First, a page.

Her research interest blended with various plant secondary metabolites and their functional diversity for treating chronic/metabolic diseases. She uses the computational resource to guide her experimental research. She worked on designing p53/MDM2 inhibitors via 1,3 dipolar-cycloaddition reaction for cancer treatment. Besides chemistry, to rejuvenate the neurons, Meenakshi enjoys spending time with friends and family, meditating, visiting galleries and traveling, and listening to folk and pop songs. She envisages and appreciates new experiences in chemistry and life.
I’m originally from Alpena, Michigan where I received an associate’s degree in Chemistry from Alpena Community College. From there I transitioned to Big Rapids, Michigan to attend Ferris State University where I received both an associates degree and Bachelor of Science for Industrial Chemistry Technologies. At Ferris State University I became involved in two separate research projects involving organic chemistry and medicinal chemistry. This spurred my interest in pursuing graduate school at Auburn University’s Harrison College of Pharmacy for medicinal chemistry. Currently I am learning how to apply both synthetic and medicinal chemistry concepts to develop novel compounds for disease intervention. In conjunction, I am also learning how to test my compounds in vitro to validate activity.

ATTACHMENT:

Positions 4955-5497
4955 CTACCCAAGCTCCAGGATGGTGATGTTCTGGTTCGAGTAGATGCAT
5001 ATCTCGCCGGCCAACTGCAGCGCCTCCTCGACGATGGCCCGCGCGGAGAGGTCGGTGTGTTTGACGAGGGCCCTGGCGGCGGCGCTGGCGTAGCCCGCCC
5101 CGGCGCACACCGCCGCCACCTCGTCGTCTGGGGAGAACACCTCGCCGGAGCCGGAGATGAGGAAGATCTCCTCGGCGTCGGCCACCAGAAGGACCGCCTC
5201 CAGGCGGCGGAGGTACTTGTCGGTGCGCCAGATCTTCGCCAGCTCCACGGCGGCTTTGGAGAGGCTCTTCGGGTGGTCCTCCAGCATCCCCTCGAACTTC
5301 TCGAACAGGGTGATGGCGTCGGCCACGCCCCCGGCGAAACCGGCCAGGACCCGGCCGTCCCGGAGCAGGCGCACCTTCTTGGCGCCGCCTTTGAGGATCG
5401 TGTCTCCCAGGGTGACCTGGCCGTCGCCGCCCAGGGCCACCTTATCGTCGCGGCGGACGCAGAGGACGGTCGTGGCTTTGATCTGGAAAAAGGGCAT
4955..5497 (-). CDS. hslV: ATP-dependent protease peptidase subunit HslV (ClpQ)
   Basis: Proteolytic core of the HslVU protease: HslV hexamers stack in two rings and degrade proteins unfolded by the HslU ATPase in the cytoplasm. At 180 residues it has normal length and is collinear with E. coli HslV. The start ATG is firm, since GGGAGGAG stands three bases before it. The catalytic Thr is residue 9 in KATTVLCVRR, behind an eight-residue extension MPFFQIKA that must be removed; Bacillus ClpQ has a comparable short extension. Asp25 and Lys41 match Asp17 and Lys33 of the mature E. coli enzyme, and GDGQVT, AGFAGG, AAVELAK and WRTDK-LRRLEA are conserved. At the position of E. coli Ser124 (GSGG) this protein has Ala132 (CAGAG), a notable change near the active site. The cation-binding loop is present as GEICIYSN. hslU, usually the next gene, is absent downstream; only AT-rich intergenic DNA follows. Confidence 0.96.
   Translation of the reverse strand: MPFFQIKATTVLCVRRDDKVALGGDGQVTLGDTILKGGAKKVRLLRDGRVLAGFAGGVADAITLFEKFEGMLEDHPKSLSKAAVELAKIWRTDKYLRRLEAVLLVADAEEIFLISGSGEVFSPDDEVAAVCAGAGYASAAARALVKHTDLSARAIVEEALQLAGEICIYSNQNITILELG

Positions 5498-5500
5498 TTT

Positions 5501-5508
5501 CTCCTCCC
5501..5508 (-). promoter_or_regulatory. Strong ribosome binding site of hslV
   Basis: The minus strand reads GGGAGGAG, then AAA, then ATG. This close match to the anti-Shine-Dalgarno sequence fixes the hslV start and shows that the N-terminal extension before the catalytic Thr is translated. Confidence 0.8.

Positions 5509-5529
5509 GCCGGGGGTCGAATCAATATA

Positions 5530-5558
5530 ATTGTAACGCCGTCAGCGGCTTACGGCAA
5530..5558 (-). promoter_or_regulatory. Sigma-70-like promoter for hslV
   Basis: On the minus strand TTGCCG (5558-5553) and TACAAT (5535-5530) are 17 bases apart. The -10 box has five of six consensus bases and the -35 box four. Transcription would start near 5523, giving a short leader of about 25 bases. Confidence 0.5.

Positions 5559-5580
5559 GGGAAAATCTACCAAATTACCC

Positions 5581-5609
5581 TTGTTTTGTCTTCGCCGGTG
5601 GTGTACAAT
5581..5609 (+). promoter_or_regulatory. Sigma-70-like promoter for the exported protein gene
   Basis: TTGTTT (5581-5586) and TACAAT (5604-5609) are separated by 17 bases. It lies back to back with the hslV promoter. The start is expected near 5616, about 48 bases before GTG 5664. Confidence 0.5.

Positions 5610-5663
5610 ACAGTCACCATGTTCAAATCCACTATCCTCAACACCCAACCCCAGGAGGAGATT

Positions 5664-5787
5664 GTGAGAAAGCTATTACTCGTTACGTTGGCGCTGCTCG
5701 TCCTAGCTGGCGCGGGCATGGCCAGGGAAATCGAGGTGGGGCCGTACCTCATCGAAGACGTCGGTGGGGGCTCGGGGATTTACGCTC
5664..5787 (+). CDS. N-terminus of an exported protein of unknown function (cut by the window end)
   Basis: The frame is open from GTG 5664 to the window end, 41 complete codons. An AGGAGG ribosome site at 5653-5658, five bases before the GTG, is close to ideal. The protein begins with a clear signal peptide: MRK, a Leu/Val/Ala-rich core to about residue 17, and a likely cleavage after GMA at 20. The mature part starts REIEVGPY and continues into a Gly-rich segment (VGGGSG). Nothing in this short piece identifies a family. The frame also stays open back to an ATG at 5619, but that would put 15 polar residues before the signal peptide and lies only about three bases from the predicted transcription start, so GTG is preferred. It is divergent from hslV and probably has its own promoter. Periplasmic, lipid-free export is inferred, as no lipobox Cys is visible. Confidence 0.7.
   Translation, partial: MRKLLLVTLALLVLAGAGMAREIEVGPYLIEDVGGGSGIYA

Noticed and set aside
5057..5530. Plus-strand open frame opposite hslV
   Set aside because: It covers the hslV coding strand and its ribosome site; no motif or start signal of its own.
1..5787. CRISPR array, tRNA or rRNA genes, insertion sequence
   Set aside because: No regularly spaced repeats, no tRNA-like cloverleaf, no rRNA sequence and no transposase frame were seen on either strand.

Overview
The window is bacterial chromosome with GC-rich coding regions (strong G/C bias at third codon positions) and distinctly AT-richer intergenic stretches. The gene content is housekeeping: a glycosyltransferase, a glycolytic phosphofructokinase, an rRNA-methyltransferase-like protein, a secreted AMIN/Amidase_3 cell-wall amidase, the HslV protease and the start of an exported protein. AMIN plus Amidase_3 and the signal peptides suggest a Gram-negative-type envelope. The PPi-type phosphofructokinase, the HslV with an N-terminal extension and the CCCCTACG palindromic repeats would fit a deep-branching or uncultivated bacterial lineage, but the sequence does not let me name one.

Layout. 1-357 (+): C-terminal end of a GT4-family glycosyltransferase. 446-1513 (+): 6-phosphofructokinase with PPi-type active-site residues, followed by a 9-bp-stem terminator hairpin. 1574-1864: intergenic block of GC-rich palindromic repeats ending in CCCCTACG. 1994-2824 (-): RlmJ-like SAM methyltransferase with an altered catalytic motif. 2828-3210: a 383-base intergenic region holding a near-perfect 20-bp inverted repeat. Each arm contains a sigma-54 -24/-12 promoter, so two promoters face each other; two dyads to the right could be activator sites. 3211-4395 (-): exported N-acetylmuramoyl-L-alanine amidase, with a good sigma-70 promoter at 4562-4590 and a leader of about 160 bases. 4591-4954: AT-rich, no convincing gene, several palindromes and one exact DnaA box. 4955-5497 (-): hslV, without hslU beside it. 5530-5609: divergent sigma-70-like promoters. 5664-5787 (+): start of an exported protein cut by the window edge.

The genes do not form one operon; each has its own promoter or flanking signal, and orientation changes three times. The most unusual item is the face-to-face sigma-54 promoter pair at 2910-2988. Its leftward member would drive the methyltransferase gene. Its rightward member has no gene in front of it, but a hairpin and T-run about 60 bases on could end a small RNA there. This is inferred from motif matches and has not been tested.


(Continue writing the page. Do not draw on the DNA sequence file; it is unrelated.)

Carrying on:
I come from a city of dreams in India- Mumbai. I obtained my Bachelor of Pharmacy at Viva Institute of Pharmacy, affiliated with the University of Mumbai then pursued my MS at India’s most reputed and top university–NIPER-SAS Nagar where I focused on protein binding and its characterization using spectrometric techniques. However, my keenness toward in vivo characterization and understanding the signaling mechanisms in cell lines and animal models is what drove my interest in pharmacology. I am very excited to be involved in Neuroscience research focused on frontal temporal dementia and Alzheimer’s disease. My project will focus on novel drug discovery and development for inhibiting the MARK/PAR-1-Tau signaling axis.